2022 Holiday Scams to Watch Out For
As we quickly approach the holidays, there are many tactics scammers use to fool unsuspecting online shoppers and holiday enthusiasts. Many of us get excited about the “too good to be true” deals we find during Black Friday or how great we feel donating to charity – but while we’re completing our holiday checklists from the comfort of our homes, scammers are hard at work.
Each year, consumers become more aware of the variety of scams that appear near the holidays and scammers get more and more creative coming up with new ways to catch us off guard. A study completed by Norton in August of this year concluded that 34% of adults are more willing to take risks shopping online during the holidays compared to other times of the year and 36% of adults reported falling victim to a scam during the holidays. As inflation rises and cutting back on spending becomes a necessity, this year may see a record high of risk-taking shoppers, and in turn, holiday scams. Here are a few things to be aware of while shopping this year to ensure you don’t become a victim.
- Non-delivery scam
While scanning for good deals, you might come across the perfect gift at what looks like a normal website (commonly found on social media platforms, like Instagram and Facebook ads). After you purchase the gift, you never receive any information about tracking and eventually you determine what you purchased isn’t being delivered. Heading back to the website, you realize, you’ve been scammed by a fake website selling fake merchandise. To avoid these scenarios, especially around the holidays, make sure to triple check the URL on each site you visit. Many fake sites pop up around the holidays, and Black Friday, with too-good-to-be-true deals. A legitimate website should have:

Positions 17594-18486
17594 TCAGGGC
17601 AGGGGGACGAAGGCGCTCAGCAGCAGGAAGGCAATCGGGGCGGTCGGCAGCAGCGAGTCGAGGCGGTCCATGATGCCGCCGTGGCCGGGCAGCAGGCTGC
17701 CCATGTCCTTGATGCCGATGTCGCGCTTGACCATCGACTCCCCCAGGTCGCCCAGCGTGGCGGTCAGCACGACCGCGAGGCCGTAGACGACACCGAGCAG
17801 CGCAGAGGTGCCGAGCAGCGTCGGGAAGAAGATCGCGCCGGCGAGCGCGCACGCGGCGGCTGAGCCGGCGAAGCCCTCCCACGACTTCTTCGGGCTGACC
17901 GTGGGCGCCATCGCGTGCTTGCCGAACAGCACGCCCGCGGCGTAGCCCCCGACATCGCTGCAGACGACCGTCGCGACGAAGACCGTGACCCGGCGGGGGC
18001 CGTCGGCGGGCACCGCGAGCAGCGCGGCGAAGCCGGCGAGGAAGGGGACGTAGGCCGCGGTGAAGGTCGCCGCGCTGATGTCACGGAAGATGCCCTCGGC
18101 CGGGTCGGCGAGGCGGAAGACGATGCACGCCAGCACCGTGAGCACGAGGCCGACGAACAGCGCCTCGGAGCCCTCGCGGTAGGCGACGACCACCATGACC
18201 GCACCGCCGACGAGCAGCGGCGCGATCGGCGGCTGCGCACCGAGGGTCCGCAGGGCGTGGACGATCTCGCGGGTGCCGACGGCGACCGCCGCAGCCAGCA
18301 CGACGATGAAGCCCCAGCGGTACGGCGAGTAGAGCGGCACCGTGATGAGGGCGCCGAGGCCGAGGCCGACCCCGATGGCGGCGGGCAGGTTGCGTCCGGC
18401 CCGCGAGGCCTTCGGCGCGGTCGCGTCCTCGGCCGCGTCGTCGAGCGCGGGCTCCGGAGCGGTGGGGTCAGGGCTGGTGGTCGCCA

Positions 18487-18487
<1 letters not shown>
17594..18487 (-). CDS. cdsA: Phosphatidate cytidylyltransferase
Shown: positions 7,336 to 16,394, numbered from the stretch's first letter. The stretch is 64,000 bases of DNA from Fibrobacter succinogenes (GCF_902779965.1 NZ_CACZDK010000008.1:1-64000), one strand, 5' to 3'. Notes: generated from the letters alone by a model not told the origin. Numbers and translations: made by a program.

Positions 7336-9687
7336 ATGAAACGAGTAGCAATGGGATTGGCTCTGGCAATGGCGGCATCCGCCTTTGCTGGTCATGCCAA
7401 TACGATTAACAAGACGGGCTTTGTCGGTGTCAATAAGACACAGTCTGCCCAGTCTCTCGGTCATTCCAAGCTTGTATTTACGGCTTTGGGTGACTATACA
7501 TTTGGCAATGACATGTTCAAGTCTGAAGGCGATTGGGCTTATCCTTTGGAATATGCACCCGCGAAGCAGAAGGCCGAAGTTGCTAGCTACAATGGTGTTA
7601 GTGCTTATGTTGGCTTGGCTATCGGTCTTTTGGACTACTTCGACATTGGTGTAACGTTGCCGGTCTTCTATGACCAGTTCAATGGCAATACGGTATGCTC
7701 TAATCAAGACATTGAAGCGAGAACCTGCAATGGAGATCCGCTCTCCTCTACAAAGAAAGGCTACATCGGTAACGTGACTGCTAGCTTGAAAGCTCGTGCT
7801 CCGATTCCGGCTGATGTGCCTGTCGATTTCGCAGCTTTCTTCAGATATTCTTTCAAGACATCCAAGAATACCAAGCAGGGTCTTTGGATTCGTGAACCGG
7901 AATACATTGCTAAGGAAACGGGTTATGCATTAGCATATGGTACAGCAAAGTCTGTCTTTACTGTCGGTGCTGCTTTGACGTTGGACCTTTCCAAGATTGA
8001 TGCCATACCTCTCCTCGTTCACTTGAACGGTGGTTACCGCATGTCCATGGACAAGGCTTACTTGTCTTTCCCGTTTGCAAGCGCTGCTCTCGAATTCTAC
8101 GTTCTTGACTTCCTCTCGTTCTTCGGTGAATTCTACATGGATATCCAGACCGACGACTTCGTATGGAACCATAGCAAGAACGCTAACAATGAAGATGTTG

- No spelling mistakes in the URL
- HTTPS instead of HTTP to ensure secure checkout and SSL encryption
- A physical address and customer service telephone
- Legitimate reviews from previous buyers
If you fall victim to this scam, contact your credit card company to have the charges reversed immediately and get a new credit card.
- Fake delivery scam
A little different from the non-delivery scam, cybercriminals send fake tracking notifications posed as legitimate delivery services with tracking numbers via email or text message to trick consumers to giving up their personal information. You may have received one of these before and wondered “have I ordered anything lately?”. Scammers are taking their chances that the consumer HAS purchased something recently and will in turn, click the link. During the holidays, their chances of contacting a consumer who has recently purchased something online greatly increases. Often times, these links will ask you to provide personal information and your credit card information. Do NOT open any tracking links via email or text unless you’re sure they are legitimate. Legitimate links will not ask you for your personal information or credit card information. If you have made the mistake of giving up your credit card number, be sure to contact your bank to have your card replaced.
- Fake Charity Scam